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Humility, compromise in Washington D.C.

November 29, 2012


You may have seen this quote after the election criticizing the White House’s take on its win: “Maybe peace would have broken out with a different kind of White House, one less committed to waging a perpetual campaign – a White House that would see a 51-48 victory as a call to humility and compromise rather than an irrefutable mandate.”

If you recognize that quote, you may have read Barack Obama’s book, “The Audacity of Hope.” Obama wrote the quote above in reference to George W. Bush winning a second term. Now that President Obama is walking in President Bush’s shoes in more ways than one, maybe he’ll heed his own call for “humility and compromise” neither of which we’ve seen out of the Obama administration.

The buzz in Washington between now and the end of the year is all about the fiscal cliff. The mainstream media has buried Benghazi, and Fast and Furious was a movie, wasn’t it? Obamacare continues to increase healthcare costs and reduce healthcare options for those over 75 years of age. But, the mainstream media has apparently lost its ability to multitask and has focused its attention pretty much on the fiscal cliff.

So, what’s the deal with the fiscal cliff? If Washington does nothing between now and the end of the year, the so-called Bush tax cuts will expire and “sequestration” will kick in. Sequestration goes back to the deal the White House and Congress made way back in 2011 to force Washington to do something about runaway deficits/debt or else. Sequestration is “or else” in that all parties agreed if Washington did nothing to balance the huge gap between revenue and spending, then Defense and domestic spending would automatically be cut about $500 billion each beginning January 1, 2013.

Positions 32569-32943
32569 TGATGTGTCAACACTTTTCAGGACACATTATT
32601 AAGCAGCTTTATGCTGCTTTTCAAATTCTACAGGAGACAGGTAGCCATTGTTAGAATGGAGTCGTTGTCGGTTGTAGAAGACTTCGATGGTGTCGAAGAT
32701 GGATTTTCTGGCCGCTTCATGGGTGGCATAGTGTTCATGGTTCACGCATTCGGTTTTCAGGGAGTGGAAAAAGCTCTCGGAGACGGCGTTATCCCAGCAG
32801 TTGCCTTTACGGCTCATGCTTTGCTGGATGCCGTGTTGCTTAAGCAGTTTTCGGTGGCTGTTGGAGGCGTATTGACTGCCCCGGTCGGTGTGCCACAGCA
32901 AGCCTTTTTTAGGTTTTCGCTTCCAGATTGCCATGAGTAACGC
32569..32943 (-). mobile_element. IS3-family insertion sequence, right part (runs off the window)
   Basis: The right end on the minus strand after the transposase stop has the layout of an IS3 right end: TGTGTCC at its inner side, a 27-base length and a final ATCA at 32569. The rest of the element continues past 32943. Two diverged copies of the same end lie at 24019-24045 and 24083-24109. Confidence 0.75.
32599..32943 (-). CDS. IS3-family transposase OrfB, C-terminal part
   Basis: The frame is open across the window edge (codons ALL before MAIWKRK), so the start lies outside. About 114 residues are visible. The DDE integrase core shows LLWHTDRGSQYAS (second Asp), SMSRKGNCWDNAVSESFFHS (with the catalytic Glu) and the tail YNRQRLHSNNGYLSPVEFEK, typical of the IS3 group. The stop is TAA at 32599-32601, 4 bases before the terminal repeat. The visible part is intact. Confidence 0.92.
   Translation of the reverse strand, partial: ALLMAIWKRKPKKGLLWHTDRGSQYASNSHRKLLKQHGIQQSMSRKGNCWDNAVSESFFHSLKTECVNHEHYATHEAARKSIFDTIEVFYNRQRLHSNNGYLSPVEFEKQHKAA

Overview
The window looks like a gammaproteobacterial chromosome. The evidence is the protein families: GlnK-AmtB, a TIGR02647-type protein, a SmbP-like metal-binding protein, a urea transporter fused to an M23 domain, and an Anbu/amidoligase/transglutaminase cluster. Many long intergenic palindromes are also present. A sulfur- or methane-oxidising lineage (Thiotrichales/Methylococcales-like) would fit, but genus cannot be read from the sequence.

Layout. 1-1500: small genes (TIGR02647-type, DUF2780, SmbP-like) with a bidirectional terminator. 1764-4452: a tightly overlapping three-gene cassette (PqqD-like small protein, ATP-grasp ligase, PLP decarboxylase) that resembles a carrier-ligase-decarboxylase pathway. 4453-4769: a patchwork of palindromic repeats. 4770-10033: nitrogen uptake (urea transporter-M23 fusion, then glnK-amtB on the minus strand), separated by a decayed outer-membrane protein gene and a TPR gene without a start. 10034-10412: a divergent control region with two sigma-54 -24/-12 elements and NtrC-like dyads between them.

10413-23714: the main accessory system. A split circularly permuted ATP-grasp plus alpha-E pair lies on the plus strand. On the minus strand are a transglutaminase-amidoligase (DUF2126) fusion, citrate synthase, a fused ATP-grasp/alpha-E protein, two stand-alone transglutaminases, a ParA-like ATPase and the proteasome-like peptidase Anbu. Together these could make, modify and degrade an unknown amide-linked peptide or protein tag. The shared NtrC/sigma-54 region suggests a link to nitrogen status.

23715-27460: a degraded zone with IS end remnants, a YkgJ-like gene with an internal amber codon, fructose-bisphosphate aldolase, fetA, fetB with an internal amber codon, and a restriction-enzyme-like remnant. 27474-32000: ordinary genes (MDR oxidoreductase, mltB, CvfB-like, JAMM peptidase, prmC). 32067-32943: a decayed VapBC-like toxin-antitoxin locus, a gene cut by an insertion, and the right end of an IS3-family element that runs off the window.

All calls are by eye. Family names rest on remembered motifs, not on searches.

Expiration of 2001 and 2003 tax cuts is another part of the fiscal cliff. If these tax cuts are allowed to expire, analysts say median income families will pay somewhere between $2,000 – $3,300 more in federal taxes in 2013. Ouch!

President Obama says the election gave him a mandate to raise taxes on the top 2 percent of taxpayers which he says make $200,000 (individual) or $250,000 (couple) per year, and he says he will not sign anything that does not raise taxes on these taxpayers. So much for humility and compromise.

How much money are we talking about here? Analysts estimate raising tax rates on the top 2 percent to pre-tax-cut levels would raise around $80 billion more revenue per year. Republicans in Congress have agreed we need to raise revenue, but are balking at raising tax rates. Instead, they are arguing we should limit tax deductions to somewhere below $50,000 per year, and the same analysts say such a move would raise approximately the same amount of revenue as raising tax rates.

Can all the parties in Washington work together to solve our fiscal problems? It will certainly take a lot of humility and compromise not to mention a little bit of leadership to keep America from going off the fiscal cliff. When was the last time we saw humility and compromise in Washington?

Daniel L. Gardner is a syndicated columnist who lives in Starkville. Contact him at

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